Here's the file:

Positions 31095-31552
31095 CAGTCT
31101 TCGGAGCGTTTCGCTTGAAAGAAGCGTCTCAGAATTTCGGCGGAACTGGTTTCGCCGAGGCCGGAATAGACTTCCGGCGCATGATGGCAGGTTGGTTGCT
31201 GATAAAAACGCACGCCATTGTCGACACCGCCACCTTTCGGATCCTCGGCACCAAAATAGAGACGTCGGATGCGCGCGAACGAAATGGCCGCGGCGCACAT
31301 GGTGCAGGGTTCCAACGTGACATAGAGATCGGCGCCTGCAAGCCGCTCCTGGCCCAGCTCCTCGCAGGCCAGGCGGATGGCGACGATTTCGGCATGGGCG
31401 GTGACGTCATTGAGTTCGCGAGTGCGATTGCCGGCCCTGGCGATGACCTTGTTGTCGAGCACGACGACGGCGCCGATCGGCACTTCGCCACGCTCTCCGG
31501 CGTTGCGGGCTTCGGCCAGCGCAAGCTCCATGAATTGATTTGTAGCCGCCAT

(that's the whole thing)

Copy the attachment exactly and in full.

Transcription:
Positions 31095-31552
31095 CAGTCT
31101 TCGGAGCGTTTCGCTTGAAAGAAGCGTCTCAGAATTTCGGCGGAACTGGTTTCGCCGAGGCCGGAATAGACTTCCGGCGCATGATGGCAGGTTGGTTGCT
31201 GATAAAAACGCACGCCATTGTCGACACCGCCACCTTTCGGATCCTCGGCACCAAAATAGAGACGTCGGATGCGCGCGAACGAAATGGCCGCGGCGCACAT
31301 GGTGCAGGGTTCCAACGTGACATAGAGATCGGCGCCTGCAAGCCGCTCCTGGCCCAGCTCCTCGCAGGCCAGGCGGATGGCGACGATTTCGGCATGGGCG
31401 GTGACGTCATTGAGTTCGCGAGTGCGATTGCCGGCCCTGGCGATGACCTTGTTGTCGAGCACGACGACGGCGCCGATCGGCACTTCGCCACGCTCTCCGG
31501 CGTTGCGGGCTTCGGCCAGCGCAAGCTCCATGAATTGATTTGTAGCCGCCAT